When it comes to fruits and vegetables, a more colourful plate benefits your health and your child’s. Let’s take a look at what to eat in every colour, for maximum health benefits.
It is said that the steps towards a better health begin with colours – the colours of the foods on your plate, that is. In other words, eat colours. This means that you have to eat a spectrum of different foods, including plenty of fruits and vegetables.
Everyone should aim to fill their plate throughout the week with foods representing each colour of the rainbow. This is to ensure that you are consuming enough vitamins, fibre and minerals. According to the World Cancer Research Fund, “When those foods are mostly from plants, you will have a plate full of colour.” Therefore, the more colourful your diet, the better it is. So, drop that beige bun with fake pink icing on top, and munch on some natural colours instead. Here are some healthy reasons to eat a rainbow of colourful fruits and vegetables.
- Red Group
Red fruits and vegetables are coloured by natural plant pigments called “lycopene” or “anthocyanins”. Lycopene in tomatoes and watermelon, for example, may help reduce the risk of several types of cancer, especially prostate cancer. Anthocyanins in strawberries and raspberries act as powerful antioxidants that protect cells from damage. Red foods are also a great source of protein, which is essential for weight loss because it builds muscle. The more muscle you have, the more calories you burn. Other examples of the red group include red apples, beets, cherries, cranberries, red grapes and red peppers.
- Orange Group
Eat more sunny orange foods to brighten up your health with powerful antioxidants that combat free radicals and fight diseases. The pigments that give orange foods their colouring are a class of phytochemicals that give your health a hue of longevity. Eating lots of apricots, oranges, mango and pumpkins, for instance, will help detoxify the body. Orange foods are naturally a great source of carotenoids. Beta-carotene is a powerful antioxidant that reduces the risk of cancer and heart disease, and improves the body’s immune system. Beta-carotene in sweet potatoes and carrots is also converted to Vitamin A, to help maintain healthy eyes.
- Yellow Group
Yellow fruits and vegetables are teeming with carotenoids and bioflavonoids, which represent a class of water-soluble plant pigments that function as antioxidant. Studies suggest that these bountiful nutrients will help your heart, vision, digestion and immune system. Other benefits of naturally yellow foods include maintenance of healthy skin, wound healing, and stronger bones and teeth. Yellow fruits and vegetables include lemons, pineapple, starfruit, yellow peppers, corn and bananas.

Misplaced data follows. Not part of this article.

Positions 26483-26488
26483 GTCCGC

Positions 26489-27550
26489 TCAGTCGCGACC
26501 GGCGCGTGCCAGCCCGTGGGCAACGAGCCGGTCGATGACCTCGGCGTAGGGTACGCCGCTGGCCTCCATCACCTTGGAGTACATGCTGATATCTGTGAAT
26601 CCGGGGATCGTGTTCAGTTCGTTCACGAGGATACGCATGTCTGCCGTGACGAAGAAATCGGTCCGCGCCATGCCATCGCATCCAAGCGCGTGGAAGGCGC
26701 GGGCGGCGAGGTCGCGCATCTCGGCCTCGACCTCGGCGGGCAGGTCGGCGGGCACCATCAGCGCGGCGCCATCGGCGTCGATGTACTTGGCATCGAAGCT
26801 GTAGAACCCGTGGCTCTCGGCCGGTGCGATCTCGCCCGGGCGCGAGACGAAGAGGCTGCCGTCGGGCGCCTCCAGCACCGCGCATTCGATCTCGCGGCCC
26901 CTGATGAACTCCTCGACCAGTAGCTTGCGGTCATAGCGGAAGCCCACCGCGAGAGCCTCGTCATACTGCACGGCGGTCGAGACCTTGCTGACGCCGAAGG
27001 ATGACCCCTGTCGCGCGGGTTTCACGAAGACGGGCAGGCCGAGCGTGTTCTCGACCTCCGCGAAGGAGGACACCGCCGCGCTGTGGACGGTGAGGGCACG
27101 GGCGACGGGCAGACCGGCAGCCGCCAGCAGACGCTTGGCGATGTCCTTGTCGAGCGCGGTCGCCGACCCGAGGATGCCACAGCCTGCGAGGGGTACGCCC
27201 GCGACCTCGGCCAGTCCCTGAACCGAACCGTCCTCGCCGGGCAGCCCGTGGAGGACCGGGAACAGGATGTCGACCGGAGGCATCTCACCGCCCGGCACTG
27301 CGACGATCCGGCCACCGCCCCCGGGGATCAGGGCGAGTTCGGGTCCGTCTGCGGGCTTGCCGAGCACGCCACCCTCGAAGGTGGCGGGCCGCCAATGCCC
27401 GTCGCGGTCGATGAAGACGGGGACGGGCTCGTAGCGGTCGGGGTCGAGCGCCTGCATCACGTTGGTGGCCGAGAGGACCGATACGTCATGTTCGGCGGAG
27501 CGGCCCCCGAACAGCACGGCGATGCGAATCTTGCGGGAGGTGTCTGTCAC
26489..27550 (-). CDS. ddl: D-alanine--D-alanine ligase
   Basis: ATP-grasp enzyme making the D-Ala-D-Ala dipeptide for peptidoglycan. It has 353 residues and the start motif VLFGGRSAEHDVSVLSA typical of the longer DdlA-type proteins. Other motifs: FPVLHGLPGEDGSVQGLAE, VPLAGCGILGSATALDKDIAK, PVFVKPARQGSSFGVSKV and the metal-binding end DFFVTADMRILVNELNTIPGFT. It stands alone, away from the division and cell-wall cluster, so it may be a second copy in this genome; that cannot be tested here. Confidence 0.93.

- Green Group
Coloured by natural plant pigment called “chlorophyll”, green foods, such as spinach, green peppers, peas, cucumber and celery, contain lutein. One of the most important benefits that lutein provides is its contribution to a healthy eyesight, by fighting cataracts and related disorders due to aging. Lutein is also an important contributing factor for a healthy heart and blood circulation. Leafy greens such as spinach and broccoli are excellent sources of folate, a B-Vitamin that helps reduce risk of birth defects.
- Blue/Purple Group
Natural plant pigments – known as “anthocyanins” – in blue/purple fruits and vegetables, such as blueberries, raisins and grapes, act as powerful antioxidants that protect cells from damage. They may help reduce the risk of cancer, stroke and heart diseases. Studies have shown that eating more blueberries is linked with improved memory function and healthy aging. Other examples of the blue/purple group include plums, eggplants, cranberries, blackberries and purple asparagus.
- White Group
Yes, you should avoid a diet that is filled with white foods, but the rule is mostly referring to processed foods like white bread and potato chips – not fruits, vegetables or beans. Hence, a monochromatic dinner of white fish, roasted cauliflower and white beans is preferable to one of fried chicken, mashed potatoes and baguette. White fruits and vegetables contain health-promoting chemicals, such as allicin, which may help reduce the risk of stomach cancer and heart diseases, and lower cholesterol and blood pressure. Aside from cauliflower, white beans, fish and turnips are high in Vitamin C, and bananas and potatoes are good sources of potassium as well.
Tips to Increase Fruits and Vegetables in Your Family’s Diet
- Keep ready-to-eat fruits and vegetables in the refrigerator
- Have vegetable with low-fat dip for a snack
- Add vegetables to casseroles, stews and soups
- Choose a side salad made with a variety of leafy greens
- Bake with raisins, dates or prune purée to reduce fat and increase fibre
- Drink 100% fruit juice, instead of fruit-flavoured drinks
What are your top tips in encouraging your family to increase their intake of fruits and veggies? Leave us a comment down below.